"Now when this was noised abroad, the multitude came together, and were confounded, because that every man heard them speak in his own language."
New research suggests that you might want to be careful about what you say around babies. As every parent knows, young children are sponges that easily absorb knowledge from their surroundings. Now there is research that indicates that by seven months of age, infants have already absorbed the basic rules of language.
In this study, seven month old infants listened to a sequence of syllables in which the third syllable was the same as the first. One that was used was "ga to ga." After listening to different versions of the same pattern, the infants were given a new sequence in which the last two syllables were the same, such as "wo fe fe." Researchers found that babies looked in the direction producing new sequences much longer, showing curiosity and surprise at them. Further study of the infants' responses showed that they were responding to new sounds and not just changes in the pattern of syllables. This study supports the idea that we are born with brain circuits that are, so to speak, prewired to learn and use grammar, say researchers.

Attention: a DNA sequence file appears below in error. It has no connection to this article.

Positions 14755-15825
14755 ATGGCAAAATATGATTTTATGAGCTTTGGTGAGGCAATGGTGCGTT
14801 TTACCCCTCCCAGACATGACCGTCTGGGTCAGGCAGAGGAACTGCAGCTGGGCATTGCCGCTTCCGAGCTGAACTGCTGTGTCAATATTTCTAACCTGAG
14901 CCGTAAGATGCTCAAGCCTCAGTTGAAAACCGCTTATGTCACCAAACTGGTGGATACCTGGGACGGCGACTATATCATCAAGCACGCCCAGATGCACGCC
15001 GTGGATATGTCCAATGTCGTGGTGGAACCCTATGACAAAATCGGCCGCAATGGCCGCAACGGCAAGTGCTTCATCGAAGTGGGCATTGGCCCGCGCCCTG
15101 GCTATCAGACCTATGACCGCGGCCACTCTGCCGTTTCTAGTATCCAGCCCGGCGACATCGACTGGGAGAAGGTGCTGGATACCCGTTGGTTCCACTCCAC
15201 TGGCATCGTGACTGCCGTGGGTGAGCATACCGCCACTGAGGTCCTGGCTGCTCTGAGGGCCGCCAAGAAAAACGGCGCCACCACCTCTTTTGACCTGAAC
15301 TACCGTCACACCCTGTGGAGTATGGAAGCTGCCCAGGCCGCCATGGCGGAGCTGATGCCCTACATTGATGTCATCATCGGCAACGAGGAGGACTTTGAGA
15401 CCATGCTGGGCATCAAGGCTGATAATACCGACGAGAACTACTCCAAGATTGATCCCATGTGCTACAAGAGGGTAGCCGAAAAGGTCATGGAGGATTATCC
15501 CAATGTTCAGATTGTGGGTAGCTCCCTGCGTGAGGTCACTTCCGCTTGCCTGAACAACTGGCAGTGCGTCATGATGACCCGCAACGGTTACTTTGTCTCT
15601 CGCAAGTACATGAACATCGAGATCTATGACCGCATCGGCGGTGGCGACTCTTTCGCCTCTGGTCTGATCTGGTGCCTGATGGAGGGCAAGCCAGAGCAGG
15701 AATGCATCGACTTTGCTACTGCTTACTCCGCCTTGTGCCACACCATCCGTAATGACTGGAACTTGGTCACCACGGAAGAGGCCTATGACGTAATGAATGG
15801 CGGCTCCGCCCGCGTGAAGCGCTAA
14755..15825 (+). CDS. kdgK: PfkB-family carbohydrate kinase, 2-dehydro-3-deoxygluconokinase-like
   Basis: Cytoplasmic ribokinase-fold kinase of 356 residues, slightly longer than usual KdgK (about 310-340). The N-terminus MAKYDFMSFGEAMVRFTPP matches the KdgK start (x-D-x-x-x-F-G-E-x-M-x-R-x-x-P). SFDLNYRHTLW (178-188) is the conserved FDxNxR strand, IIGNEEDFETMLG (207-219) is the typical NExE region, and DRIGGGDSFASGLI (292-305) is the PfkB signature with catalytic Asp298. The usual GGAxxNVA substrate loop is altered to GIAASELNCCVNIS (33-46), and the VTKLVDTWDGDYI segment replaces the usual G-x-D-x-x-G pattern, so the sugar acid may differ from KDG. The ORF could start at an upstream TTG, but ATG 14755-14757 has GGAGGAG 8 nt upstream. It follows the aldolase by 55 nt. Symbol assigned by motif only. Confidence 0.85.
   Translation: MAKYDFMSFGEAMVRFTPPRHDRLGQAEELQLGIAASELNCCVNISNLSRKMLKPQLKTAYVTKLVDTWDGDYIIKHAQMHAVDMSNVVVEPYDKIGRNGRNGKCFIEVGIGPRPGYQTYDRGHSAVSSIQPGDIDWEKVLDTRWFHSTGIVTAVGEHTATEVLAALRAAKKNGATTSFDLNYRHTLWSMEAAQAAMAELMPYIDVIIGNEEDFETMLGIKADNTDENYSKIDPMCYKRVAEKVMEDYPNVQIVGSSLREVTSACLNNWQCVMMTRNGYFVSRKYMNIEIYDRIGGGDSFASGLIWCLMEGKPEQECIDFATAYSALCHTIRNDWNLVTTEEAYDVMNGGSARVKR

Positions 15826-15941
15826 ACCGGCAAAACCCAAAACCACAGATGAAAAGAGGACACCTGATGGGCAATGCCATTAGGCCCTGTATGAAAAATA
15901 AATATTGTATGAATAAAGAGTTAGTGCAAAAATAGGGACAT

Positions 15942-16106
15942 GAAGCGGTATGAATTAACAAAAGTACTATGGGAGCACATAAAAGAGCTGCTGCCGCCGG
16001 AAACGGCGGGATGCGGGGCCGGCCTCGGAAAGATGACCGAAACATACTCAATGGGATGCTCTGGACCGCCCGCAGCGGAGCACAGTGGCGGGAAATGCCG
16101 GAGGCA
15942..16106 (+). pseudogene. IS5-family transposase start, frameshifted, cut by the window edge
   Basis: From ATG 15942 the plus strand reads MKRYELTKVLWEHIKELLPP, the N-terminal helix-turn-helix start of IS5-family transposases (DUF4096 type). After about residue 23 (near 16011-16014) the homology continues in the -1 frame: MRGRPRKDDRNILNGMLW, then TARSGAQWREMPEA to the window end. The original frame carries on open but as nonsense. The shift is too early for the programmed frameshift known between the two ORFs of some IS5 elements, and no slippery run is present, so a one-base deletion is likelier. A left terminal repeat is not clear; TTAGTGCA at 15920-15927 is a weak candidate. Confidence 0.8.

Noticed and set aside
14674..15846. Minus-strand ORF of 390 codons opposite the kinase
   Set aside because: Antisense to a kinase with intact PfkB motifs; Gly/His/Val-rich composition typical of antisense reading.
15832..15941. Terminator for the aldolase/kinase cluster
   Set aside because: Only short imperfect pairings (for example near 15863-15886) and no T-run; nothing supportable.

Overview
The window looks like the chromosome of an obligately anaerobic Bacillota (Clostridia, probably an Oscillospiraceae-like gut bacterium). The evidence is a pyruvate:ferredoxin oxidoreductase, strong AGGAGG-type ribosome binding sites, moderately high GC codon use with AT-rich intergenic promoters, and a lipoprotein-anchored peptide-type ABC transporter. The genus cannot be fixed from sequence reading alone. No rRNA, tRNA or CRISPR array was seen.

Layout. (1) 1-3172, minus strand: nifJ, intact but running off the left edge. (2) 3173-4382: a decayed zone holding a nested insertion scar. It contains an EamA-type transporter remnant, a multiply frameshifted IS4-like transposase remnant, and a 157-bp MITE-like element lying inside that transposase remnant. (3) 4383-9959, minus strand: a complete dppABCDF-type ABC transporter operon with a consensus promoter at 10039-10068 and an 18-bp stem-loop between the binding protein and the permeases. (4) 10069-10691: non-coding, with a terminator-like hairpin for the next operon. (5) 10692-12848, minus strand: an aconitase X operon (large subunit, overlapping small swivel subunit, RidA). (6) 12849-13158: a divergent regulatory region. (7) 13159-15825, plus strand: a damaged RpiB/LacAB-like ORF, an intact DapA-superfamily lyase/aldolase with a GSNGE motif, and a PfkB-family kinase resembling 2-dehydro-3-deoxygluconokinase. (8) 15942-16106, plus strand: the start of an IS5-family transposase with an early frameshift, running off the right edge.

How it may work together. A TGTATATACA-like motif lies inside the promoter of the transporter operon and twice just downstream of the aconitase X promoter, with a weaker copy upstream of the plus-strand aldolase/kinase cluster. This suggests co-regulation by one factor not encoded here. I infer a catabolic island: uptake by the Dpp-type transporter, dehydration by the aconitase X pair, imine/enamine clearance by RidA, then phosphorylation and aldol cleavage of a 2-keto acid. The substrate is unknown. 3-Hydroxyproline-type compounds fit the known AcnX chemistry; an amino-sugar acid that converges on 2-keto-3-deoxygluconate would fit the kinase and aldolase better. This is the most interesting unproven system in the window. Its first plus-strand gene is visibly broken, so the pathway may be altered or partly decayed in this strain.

The question for those who believe that we are the product of chance evolution is: How did we get prewired for learning and using grammar if we are the result of chance forces? The answer is, of course, that when God created us, He not only gave us the gift of language, but He gave us brains that are eager to learn language from infancy. Then He gave us His Word of salvation in Jesus Christ, so that He would not lose us.
Notes: B.B. "Follow the rules, baby", Science News, 1/16/99, v. 155, p. 42.
Diagram: Courtesy of James.mcd.nz. (CC-BY-SA 4.0)
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